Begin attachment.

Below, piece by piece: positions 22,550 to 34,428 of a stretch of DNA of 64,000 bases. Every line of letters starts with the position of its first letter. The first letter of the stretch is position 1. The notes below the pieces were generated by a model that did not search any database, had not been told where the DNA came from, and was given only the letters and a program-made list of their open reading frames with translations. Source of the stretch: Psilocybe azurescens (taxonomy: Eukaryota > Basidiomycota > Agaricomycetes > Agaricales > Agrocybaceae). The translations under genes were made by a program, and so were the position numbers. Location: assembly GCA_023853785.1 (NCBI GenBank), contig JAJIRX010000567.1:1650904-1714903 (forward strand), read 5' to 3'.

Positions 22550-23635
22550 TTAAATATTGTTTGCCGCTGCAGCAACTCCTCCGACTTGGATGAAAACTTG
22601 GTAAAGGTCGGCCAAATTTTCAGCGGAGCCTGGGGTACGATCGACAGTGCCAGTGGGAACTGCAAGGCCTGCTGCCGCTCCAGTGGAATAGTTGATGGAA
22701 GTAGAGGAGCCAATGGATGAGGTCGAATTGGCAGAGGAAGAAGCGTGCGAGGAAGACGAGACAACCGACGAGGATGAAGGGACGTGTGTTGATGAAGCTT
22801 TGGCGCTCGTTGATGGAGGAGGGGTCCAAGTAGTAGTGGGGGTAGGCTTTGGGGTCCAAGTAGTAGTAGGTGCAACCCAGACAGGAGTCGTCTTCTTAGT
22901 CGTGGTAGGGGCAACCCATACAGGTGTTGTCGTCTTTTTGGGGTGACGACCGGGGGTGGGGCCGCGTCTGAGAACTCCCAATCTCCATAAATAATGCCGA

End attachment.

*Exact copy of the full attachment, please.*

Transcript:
Below, piece by piece: positions 22,550 to 34,428 of a stretch of DNA of 64,000 bases. Every line of letters starts with the position of its first letter. The first letter of the stretch is position 1. The notes below the pieces were generated by a model that did not search any database, had not been told where the DNA came from, and was given only the letters and a program-made list of their open reading frames with translations. Source of the stretch: Psilocybe azurescens (taxonomy: Eukaryota > Basidiomycota > Agaricomycetes > Agaricales > Agrocybaceae). The translations under genes were made by a program, and so were the position numbers. Location: assembly GCA_023853785.1 (NCBI GenBank), contig JAJIRX010000567.1:1650904-1714903 (forward strand), read 5' to 3'.

Positions 22550-23635
22550 TTAAATATTGTTTGCCGCTGCAGCAACTCCTCCGACTTGGATGAAAACTTG
22601 GTAAAGGTCGGCCAAATTTTCAGCGGAGCCTGGGGTACGATCGACAGTGCCAGTGGGAACTGCAAGGCCTGCTGCCGCTCCAGTGGAATAGTTGATGGAA
22701 GTAGAGGAGCCAATGGATGAGGTCGAATTGGCAGAGGAAGAAGCGTGCGAGGAAGACGAGACAACCGACGAGGATGAAGGGACGTGTGTTGATGAAGCTT
22801 TGGCGCTCGTTGATGGAGGAGGGGTCCAAGTAGTAGTGGGGGTAGGCTTTGGGGTCCAAGTAGTAGTAGGTGCAACCCAGACAGGAGTCGTCTTCTTAGT
22901 CGTGGTAGGGGCAACCCATACAGGTGTTGTCGTCTTTTTGGGGTGACGACCGGGGGTGGGGCCGCGTCTGAGAACTCCCAATCTCCATAAATAATGCCGA